04/20/17 10:30am

W.A. PARISH COAL PLANT NOW RUNNING ‘CLEAN’ IN RICHMOND, HELPING BOOST OIL EMISSIONS FURTHER SOUTH W.A. Parish Electric Generation Station, Richmond, Texas, 77469The years-long retrofitting of the W.A. Parish coal plant next to Smithers Lake in Richmond was capped off last week by a valve opening ceremony, at which the plant’s new Petra Nova carbon dioxide collection machinery was ceremonially turned on (though NRG says its been running since September). The new machinery is currently the largest such capture operation in the country, and might help knock the plant down a few notches from its recent high score on the carbon pollution rankings. Monica Simmons of the San Antonio Current, however, points out this week that whether the project actually results in a net reduction of CO2 emissions is something of a question mark: The project, which has been in the works since the over-$70-a-barrel days of 2010, is helping to pay for itself by piping that excess CO2 down to Jackson County and into the ground at the West Ranch oil field — which NRG says will help the folks there squeeze out 15,000 barrels of oil a day instead of 300. [San Antonio Current; previously on Swamplot] Photo of W.A. Parish Generating Station and labeled Petra Nova add-ons: NRG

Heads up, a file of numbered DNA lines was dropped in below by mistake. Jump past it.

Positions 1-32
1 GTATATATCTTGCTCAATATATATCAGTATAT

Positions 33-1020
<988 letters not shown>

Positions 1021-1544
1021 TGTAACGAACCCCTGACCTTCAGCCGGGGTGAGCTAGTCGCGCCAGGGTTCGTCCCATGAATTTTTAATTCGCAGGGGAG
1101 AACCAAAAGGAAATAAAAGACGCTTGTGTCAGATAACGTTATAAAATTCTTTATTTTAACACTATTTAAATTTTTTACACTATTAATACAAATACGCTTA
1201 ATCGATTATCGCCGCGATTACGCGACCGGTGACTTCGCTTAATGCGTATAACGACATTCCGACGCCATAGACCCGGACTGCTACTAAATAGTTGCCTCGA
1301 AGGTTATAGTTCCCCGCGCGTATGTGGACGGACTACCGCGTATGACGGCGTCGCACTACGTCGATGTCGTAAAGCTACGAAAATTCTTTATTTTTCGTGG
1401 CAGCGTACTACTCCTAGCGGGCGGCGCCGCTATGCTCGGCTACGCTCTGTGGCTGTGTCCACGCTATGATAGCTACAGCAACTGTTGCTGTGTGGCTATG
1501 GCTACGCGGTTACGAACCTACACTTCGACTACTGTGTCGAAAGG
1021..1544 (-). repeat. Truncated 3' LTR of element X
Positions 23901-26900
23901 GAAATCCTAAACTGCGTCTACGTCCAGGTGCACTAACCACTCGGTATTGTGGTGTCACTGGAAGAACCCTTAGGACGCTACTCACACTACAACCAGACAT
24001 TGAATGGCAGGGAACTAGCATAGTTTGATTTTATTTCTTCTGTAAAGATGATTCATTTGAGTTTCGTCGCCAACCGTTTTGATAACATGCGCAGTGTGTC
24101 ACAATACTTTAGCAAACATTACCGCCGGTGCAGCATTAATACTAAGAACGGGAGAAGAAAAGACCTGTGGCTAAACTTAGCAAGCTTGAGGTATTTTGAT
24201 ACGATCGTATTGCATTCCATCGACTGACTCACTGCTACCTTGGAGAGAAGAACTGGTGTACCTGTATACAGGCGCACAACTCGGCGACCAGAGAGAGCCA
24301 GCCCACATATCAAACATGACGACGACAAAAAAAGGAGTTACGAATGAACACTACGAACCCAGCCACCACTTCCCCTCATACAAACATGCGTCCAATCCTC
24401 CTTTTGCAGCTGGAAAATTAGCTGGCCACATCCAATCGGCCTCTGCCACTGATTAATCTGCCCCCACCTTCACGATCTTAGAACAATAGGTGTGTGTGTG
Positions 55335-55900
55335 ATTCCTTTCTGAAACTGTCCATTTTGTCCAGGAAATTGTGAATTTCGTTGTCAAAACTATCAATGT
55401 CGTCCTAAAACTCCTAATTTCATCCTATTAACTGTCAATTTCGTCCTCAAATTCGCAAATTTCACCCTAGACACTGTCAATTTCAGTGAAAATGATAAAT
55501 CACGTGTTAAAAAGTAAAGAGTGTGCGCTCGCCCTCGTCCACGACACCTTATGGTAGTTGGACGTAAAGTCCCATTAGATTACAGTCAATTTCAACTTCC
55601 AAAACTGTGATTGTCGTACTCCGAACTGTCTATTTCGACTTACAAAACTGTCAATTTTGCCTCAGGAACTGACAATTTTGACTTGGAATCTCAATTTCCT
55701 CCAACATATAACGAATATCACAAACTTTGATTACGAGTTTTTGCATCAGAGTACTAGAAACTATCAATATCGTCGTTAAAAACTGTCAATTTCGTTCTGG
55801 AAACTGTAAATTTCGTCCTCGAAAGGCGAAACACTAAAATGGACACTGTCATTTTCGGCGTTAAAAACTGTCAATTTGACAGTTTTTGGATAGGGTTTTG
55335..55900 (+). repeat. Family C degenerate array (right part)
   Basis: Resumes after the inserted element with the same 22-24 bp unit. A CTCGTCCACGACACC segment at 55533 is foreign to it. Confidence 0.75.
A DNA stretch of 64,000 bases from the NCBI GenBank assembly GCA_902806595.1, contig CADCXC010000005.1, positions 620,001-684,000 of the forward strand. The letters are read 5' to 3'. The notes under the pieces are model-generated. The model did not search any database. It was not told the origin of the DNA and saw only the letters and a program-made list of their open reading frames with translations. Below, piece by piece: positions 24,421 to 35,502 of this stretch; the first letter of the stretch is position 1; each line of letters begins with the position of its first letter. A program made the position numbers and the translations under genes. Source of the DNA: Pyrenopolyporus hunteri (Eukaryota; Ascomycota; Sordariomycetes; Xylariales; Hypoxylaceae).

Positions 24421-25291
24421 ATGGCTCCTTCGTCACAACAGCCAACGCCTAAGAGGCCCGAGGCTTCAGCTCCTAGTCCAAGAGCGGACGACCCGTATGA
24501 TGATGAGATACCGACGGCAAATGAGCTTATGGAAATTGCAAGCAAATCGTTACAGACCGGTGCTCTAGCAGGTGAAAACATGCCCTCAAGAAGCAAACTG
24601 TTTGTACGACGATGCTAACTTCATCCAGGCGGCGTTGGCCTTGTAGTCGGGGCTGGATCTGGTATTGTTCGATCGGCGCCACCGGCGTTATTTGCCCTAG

12/23/15 4:15pm

DUBAI’S ENERGY PLAN WOULD PUT SOLAR PANELS ON EVERY ROOFTOP BUT WOULDN’T CUT CONSUMPTION Meanwhile, in Dubai: The United Arab Emirates, long a global symbol of extravagant wealth derived from the oil industry, is hoping to step into an equally dramatic role in the green energy scene — the recently-announced Dubai Clean Energy Strategy 2050 calls for 25 percent of Dubai’s energy to come from clean sources by 2030, ramping up to 75 percent by 2050. The plan calls for solar panels to be placed on all rooftops in the city, and for a 5,000 megawatt solar energy park, which will generate nearly 10 times as much electricity as the next-largest such park currently in existence, California’s Solar Star. The push comes alongside neighboring Saudi Arabia’s movement toward solar energy, rooted in efforts to reserve more oil for export and remain a dominant fossil fuel force. [CityLab, the Atlantic]